1 A Holland, Michigan paper published in the Dutch language
November 18, 1861
Very Esteemed Brother,
I cannot refrain from writing you a few lines and I hope that you may receive these lines in health. I am, through the goodness of the Lord, still in good health which is the most important possession I have. I have not written for quite a while, but I hope now it will go better because it was impossible for me to write. The reason why I shall at least explain in this writing. I sent out a letter when I was on the steamer VanderBilt but if you have received it, I don't know, but if you did receive it then you will at least know by now that we were on the steamer for a good 14 days. Then I had no chance to write. Now when you see this letter you will probably think that I surely could have written before. I already had written a letter but I could not get any ink to write the address on it. So that letter I had to keep here and I thought it was better not to send it because I had no time to write much news.
That you will discover when you read this letter, because I shall gather everything together as well as I can and I shall begin at Fort Monroe about our trip, what we have gone through so far. You will hardly understand how it can be, because if I had to write it all down it would not be such a little bit about what I have heard, seen and experienced. Then I certainly would have a whole day's work of writing.
It was nice weather when we departed at seven o'clock in the morning. Day and date I have forgotten. We had "The Great Republic" behind us, which was fastened to our boat with two big cables. It had 500 horses on board. It's the biggest ship that exists, one with four masts. On a Sunday it was brought to our boat by three tugboats. These tugboats looked like canoes when comparing the size. You would be surprised if you had seen the ships and steamboats, which were anchored there, because it was tremendous when we went out into the Atlantic Ocean. It was a beautiful sight because it was crowded with steamboats and ships because we all went out together. Then we started the trip with our large cluster of ships and we all were glad, because we had laid there several days already and we were tired of that, because when we travel then we want to make steady headway, because the sooner at our destination the better. It was decided that each man would have a gallon of water, and the water we got was water they had made out of salt water. They can make 15 gallons of water. They make the water from steam that they have used. When we had sailed for a few days the wind began to pick up and it started to blow worse and worse into a storm, and during the night it began to storm so terrible that we had to let go of the big ship. There was one big steamboat which fell behind. They think that it perished, but there were hardly any soldiers aboard. I also heard that another one was damaged. I have heard that they had to throw the rifles and backpacks overboard and it had lost both masts.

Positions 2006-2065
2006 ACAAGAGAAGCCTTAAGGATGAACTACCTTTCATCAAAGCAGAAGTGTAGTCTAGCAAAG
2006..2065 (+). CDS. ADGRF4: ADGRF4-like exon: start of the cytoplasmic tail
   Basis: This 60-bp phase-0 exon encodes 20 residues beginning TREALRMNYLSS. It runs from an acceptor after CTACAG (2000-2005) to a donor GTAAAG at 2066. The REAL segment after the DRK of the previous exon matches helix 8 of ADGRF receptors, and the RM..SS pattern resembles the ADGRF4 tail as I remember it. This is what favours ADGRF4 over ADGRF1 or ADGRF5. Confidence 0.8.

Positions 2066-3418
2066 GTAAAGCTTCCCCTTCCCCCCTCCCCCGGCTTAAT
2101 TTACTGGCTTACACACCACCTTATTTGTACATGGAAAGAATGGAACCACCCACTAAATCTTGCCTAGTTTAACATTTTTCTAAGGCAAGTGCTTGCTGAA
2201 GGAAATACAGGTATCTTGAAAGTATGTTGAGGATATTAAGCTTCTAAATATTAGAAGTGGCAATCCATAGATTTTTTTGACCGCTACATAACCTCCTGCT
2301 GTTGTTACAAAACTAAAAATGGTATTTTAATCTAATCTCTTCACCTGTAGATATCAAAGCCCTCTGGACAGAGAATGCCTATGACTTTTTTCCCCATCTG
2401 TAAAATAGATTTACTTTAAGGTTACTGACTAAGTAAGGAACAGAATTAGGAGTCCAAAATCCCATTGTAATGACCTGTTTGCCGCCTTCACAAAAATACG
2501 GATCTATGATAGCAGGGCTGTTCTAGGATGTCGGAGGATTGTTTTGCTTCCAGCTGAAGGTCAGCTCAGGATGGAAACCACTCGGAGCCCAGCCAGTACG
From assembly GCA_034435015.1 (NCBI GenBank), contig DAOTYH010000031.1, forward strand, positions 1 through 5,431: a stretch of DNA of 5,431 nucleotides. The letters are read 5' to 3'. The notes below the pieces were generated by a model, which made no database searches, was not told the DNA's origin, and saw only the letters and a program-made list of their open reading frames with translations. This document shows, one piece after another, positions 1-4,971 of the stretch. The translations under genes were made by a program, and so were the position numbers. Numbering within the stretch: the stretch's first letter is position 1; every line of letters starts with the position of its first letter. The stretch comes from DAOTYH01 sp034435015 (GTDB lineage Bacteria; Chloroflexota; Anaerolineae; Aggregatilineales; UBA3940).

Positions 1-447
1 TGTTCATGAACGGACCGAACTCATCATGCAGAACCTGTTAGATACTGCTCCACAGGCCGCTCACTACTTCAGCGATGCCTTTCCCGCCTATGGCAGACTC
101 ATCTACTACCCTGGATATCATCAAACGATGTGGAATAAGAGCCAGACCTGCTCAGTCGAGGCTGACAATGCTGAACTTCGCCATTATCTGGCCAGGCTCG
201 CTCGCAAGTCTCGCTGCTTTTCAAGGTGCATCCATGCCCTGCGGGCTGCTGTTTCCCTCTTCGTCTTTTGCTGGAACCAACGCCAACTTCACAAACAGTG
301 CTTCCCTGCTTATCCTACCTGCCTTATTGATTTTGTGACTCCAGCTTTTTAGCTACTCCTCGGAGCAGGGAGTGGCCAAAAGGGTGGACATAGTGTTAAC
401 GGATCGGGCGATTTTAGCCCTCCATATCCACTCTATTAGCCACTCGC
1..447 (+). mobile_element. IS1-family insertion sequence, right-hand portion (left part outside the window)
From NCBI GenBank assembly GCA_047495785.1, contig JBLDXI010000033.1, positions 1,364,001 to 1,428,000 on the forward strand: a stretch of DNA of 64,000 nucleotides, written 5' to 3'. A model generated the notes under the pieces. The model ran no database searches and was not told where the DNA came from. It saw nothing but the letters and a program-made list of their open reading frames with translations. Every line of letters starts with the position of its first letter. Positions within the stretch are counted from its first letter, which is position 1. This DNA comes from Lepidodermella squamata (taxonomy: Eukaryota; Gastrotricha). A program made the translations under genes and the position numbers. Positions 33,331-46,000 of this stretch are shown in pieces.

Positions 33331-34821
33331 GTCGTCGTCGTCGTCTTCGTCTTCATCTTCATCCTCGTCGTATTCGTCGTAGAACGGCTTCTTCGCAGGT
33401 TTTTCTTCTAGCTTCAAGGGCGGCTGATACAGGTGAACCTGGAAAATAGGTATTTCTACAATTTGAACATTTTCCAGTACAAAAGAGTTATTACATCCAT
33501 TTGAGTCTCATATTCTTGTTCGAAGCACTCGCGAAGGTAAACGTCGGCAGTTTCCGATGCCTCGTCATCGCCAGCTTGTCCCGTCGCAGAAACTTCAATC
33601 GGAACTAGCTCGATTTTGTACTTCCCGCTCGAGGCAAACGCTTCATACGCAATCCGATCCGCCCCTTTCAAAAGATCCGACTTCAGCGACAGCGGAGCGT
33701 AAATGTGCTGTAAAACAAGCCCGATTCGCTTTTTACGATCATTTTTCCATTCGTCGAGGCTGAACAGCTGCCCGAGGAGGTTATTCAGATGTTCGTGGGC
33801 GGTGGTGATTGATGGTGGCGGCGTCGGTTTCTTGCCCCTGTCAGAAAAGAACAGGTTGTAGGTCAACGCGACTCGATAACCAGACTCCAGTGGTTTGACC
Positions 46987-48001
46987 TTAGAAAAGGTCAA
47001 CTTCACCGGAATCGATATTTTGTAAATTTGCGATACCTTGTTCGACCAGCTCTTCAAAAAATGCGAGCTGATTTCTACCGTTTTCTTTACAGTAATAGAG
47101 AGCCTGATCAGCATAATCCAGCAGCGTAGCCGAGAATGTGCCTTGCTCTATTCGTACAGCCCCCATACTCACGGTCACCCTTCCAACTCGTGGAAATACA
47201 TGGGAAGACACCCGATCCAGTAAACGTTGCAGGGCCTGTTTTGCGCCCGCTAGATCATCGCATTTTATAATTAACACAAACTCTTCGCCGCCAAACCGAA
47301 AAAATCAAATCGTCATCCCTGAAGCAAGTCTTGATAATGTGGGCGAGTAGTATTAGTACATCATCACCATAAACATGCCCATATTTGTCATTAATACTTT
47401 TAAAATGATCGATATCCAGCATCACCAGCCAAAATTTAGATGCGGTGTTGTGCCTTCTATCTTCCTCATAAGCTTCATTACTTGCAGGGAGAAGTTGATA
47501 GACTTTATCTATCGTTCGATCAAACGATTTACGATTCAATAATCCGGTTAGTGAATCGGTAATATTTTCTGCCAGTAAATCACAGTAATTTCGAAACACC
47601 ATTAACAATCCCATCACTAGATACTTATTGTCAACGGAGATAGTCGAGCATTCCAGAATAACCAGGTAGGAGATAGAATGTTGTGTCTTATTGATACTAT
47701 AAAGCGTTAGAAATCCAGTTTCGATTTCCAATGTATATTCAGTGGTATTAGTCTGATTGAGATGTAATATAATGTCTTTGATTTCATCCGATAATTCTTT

So you can understand that things were in a state of confusion. There were also many who were seasick but fortunately I was not affected. I was sick for four days but now I am better again.
This letter is unfinished
Hilton Head, South Carolina
November 19, 1861
Very Esteemed Brother-in-Law,